Sadly, two sculptural works that have been re-sited from the old library to the new don't fare so well in the transition. The graceful George Tsutakawa fountain that lived in its own spacious plaza at the former Fifth Avenue library entrance got squeezed into a little oblong pond against a landscape mound on the Fourth Avenue side. It looks crowded and tacked on. There should have been room to accommodate the fountain properly, but the landscaping competes with the fountain instead of framing it. Inside, on the eighth floor in the art and music section, a three-panel Glen Alps metal screen, also commissioned for the 1960 opening of the old library, got respectful treatment. But its material and style isn't a natural fit in the space.

Ann Hamilton's 7,200 square- foot floor, with words in 10 languages routed backward on maple boards like blocks of type, located in the ESL/world languages section.
Both Oursler (of New York) and Hill (based in Seattle) are known for their high-tech approach to art, suitable to a digitally advanced library with an army of computers for online research. Oursler aimed to startle with his escalator tableau, its odd disembodied faces muttering away like the building's resident ghosts. Besides the tantalizing view of them from the escalator, there is a porthole on the other side of the wall, so you can look through the artwork to observe the observers. The whole thing is witty and visceral and totally eccentric in its peculiar location — pure Tony Oursler.

Hill's video is more elegant and intellectual. He calls it "Astronomy by Day (and other oxymorons)." The rush of computer-generated video images plays on a 40-foot square wall above the library atrium, visible from multiple floors and vantage points. Watching it is like moving through space, passing the skeletons of three-dimensional objects. Hill puns on the open grid of the building's steel and glass exterior by reducing everyday objects — a toilet, a lamp, a shopping cart, a stool — to wire-mesh forms. The building doesn't have the thick, opaque surface we expect from such a structure, and Hill lets us see what life would look like if other objects shed their dense pelts, too. In daylight, especially if the sun is shining, the play of imagery fades to an ashen whisper. At night, presumably, Hill's "Astronomy" will animate the vast atrium in a "Space Odyssey" kind of way, as if we were rocketing through the galaxy of ordinary life.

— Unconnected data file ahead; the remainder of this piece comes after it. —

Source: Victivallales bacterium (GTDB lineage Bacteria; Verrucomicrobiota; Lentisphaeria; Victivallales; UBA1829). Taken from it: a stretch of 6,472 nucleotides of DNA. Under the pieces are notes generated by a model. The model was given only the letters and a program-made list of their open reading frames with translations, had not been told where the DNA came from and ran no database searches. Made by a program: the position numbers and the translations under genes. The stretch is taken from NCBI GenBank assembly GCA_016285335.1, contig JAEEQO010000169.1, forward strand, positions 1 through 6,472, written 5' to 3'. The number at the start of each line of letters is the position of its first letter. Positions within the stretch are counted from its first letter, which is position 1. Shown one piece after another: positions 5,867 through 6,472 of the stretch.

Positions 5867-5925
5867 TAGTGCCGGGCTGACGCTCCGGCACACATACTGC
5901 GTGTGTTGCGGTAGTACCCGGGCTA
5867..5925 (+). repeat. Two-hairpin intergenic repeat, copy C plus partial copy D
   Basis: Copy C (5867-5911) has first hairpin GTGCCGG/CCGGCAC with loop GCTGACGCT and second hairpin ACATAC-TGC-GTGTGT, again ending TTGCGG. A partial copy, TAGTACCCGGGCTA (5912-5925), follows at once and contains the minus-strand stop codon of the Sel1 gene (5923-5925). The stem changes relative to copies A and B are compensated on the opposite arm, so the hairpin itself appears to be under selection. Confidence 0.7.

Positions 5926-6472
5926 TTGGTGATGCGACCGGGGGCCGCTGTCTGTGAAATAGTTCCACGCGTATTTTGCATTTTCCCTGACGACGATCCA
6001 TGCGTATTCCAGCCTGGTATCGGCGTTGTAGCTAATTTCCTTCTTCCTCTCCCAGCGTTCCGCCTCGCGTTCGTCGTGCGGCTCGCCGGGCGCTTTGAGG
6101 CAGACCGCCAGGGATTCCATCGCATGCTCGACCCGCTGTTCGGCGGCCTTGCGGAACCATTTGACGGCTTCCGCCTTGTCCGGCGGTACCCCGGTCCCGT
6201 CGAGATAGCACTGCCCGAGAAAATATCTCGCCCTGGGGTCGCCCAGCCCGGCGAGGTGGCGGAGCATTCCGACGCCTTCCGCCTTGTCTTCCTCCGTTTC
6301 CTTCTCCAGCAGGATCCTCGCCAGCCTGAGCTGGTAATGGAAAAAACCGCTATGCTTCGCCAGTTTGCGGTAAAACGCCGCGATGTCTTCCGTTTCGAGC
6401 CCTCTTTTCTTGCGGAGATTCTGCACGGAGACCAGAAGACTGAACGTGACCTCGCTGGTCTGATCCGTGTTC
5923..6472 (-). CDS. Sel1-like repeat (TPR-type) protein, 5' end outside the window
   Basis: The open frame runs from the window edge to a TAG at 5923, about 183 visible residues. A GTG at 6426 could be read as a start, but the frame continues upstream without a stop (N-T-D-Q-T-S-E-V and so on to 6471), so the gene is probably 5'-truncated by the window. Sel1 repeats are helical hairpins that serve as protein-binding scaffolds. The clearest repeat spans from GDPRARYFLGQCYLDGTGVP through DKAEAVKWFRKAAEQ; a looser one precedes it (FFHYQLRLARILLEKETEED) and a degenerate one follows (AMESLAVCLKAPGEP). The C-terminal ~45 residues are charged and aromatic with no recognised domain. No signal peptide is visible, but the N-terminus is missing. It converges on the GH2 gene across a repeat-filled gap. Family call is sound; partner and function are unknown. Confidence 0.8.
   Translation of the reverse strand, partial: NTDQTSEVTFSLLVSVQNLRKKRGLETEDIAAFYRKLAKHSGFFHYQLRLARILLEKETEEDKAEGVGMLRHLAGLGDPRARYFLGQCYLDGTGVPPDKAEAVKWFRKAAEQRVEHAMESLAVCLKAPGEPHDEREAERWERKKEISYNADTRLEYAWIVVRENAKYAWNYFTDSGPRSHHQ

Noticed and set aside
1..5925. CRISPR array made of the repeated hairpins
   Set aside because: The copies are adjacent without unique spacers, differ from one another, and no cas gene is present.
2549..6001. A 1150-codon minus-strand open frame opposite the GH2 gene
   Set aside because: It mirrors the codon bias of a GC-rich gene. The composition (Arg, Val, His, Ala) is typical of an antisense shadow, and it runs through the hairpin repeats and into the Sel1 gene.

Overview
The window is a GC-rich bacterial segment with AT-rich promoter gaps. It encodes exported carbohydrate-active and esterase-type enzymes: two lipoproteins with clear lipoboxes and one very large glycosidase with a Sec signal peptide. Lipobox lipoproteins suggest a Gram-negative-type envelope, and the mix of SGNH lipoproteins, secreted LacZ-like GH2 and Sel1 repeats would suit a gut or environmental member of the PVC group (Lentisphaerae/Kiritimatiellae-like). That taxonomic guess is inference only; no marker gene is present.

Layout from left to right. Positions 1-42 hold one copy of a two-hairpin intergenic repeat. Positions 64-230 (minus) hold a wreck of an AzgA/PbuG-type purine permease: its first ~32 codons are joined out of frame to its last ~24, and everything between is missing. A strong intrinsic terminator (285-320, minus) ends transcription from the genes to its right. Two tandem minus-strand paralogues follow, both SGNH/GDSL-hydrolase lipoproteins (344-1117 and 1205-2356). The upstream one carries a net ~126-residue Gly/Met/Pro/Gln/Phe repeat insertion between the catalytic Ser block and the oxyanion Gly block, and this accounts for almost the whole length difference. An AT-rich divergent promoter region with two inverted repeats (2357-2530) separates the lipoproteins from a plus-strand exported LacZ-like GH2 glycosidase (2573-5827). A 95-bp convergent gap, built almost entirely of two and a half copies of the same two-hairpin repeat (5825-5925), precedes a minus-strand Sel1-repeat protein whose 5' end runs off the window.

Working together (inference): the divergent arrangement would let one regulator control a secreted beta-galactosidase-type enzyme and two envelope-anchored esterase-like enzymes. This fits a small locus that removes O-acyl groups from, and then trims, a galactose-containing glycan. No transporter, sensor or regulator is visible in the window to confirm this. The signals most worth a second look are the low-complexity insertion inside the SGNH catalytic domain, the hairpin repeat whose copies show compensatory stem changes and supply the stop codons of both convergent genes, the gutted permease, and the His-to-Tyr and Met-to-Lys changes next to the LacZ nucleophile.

The first artwork you'll see coming in the Fourth Avenue entrance is Ann Hamilton's 7,200 square-foot floor design in the Literacy, ESL and World Languages (LEW) section at the south side of the main floor. Hamilton had maple floorboards routed with lines of text in 10 languages, using the first sentences of books found in that part of the library.

A pleasingly mysterious pattern of familiar and foreign alphabets and phrases, the words appear backward, as if you were looking down at a line of wooden type on a printing press.

I like to think of the library as the printing press and us as the paper. As we walk over Hamilton's "LEW Floor" the words from 10 languages imprint on our soles, so that gradually and effortlessly we assimilate a little bit of those cultures by moving through such a grand repository of learning.

Hamilton's artwork is subtle and may not get the oooohs and ahhhs that Oursler's gets, but it's a thoughtful addition to the space and a pretty metaphor for our new public library.

Sheila Farr:

Copyright © 2004 The Seattle Times Company